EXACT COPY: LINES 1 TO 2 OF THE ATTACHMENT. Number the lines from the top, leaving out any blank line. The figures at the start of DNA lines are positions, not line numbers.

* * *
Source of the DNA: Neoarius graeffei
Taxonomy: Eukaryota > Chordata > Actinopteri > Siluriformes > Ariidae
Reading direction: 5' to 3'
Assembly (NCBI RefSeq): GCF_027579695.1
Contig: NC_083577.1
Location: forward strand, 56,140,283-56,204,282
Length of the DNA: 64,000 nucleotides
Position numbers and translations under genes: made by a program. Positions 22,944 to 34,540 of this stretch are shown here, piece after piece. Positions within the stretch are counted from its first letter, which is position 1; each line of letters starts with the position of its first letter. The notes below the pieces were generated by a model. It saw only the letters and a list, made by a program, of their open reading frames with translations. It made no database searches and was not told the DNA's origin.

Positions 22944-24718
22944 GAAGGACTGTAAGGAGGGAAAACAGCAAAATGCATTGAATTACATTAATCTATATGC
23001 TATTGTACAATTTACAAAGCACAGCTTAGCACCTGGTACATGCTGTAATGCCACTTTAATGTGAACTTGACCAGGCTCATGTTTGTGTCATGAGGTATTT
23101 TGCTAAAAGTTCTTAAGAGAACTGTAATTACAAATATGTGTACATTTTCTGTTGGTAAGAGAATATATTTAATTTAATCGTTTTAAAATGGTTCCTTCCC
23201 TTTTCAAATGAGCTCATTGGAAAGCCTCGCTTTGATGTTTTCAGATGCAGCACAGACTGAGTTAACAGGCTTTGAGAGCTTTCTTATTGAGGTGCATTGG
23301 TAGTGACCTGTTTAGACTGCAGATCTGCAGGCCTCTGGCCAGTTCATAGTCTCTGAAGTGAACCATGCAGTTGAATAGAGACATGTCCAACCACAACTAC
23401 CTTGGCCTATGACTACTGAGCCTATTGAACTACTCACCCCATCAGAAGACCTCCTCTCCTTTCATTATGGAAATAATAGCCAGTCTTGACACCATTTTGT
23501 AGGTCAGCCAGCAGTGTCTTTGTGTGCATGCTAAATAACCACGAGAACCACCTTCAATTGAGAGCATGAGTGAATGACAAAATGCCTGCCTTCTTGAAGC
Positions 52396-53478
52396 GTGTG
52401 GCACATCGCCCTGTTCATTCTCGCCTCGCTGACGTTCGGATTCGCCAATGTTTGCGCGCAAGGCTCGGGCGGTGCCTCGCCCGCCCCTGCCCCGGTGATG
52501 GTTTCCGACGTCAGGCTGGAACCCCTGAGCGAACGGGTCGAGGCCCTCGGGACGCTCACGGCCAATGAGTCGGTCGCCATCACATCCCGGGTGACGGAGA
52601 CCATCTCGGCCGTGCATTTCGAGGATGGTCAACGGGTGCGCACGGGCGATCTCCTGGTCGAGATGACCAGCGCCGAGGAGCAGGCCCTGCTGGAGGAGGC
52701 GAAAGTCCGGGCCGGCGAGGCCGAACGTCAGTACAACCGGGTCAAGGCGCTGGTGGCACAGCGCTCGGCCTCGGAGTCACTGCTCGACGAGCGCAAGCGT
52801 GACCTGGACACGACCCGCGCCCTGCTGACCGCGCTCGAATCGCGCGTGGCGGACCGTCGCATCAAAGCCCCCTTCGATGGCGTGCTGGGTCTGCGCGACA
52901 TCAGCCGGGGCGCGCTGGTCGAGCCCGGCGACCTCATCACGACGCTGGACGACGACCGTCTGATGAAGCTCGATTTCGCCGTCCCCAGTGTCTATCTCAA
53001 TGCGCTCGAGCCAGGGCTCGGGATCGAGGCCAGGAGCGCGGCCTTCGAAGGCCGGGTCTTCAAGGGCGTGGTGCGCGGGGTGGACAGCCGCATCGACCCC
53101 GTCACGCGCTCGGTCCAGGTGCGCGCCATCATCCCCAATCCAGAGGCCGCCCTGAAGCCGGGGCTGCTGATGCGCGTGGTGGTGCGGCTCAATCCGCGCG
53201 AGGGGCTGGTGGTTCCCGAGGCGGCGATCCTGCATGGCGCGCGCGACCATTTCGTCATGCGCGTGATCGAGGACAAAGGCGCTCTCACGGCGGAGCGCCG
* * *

Source of the DNA: Neoarius graeffei
Taxonomy: Eukaryota > Chordata > Actinopteri > Siluriformes > Ariidae